77. Tom Glavine (ESPN Rank: NR)

MILLER: I have to say I’m surprised that he’s not on ESPN’s list. Smoltz is there, and I think conventional wisdom is that Glavine was the superior pitcher. Glavine won 300. Smoltz was relegated to the bullpen for a while post-injury. Perhaps the ESPN folks remember too much of Glavine’s stay in New York?

76. Luke Appling (ESPN Rank: NR)

ERIC: The kind of player who gets lost in the shuffle. He had little power and drew lots of walks. In fact, he’s one of three Hall of Famers whose careers started in the live-ball era whose OBPs are higher than their SLGs (Rich Ashburn and Rick Ferrell are the others). He wasn’t flashy on the bases and played a solid but unspectacular shortstop. He never won an MVP. He was a nice guy who played on a team that never competed seriously for the AL flag during his tenure. He played during a time of deep star power at his position. But he did enough things well and well enough that he racked up impressive career value.

75. George Davis (ESPN Rank: NR)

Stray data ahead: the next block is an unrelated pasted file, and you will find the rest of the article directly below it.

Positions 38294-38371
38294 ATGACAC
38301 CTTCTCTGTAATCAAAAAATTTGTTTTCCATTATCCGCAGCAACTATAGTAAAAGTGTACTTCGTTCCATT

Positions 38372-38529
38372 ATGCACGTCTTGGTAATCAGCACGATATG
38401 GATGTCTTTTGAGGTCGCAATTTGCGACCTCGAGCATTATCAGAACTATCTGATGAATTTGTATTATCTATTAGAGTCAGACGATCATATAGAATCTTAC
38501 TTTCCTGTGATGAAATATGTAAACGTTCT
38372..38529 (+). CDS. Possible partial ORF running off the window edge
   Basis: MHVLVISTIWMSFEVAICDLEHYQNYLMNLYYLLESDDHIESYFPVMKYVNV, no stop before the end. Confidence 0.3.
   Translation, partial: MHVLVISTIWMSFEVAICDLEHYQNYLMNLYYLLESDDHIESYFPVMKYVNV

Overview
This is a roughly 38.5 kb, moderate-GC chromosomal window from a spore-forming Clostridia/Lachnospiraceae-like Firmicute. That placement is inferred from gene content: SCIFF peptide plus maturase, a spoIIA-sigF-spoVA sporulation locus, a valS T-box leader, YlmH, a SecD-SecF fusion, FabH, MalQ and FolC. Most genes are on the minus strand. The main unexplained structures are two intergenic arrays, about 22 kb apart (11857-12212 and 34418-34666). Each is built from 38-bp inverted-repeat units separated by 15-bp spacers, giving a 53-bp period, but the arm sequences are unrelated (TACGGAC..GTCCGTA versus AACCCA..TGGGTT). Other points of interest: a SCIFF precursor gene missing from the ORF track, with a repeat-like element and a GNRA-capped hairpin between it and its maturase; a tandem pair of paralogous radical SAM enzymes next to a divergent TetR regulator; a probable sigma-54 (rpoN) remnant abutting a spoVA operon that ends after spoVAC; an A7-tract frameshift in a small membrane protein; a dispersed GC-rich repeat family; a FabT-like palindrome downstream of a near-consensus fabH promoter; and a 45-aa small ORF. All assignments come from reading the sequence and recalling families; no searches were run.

MILLER: Davis got lucky when he was inducted into the Hall in 1998. It could easily have been Jack Glasscock who’s at #72 or Bill Dahlen who’s further up our list. There’s so much right about Bill James book What Ever Happened to the Hall of Fame? Perhaps the most significant thing in it is the second word in its original title, The Politics of Glory. Folks who really understand the history of the game just need more political pull.

74. Mike Piazza (ESPN Rank: 99)

MILLER: I don’t know what it is about my personality, but I was happier for Piazza this summer than I was Griffey. Griffey was a better player, though not by as much as many think, but he was this sure thing to be inducted. Piazza had to wait, and he never should have. Last post in this series Eric wondered what it would have been like had the Mets drafted Reggie Jackson rather than Steve Chilcott. Well, what might have happened to Piazza if he weren’t drafted in the 62nd round, perhaps as a favor done by Tommy Lasorda to Piazza’s father?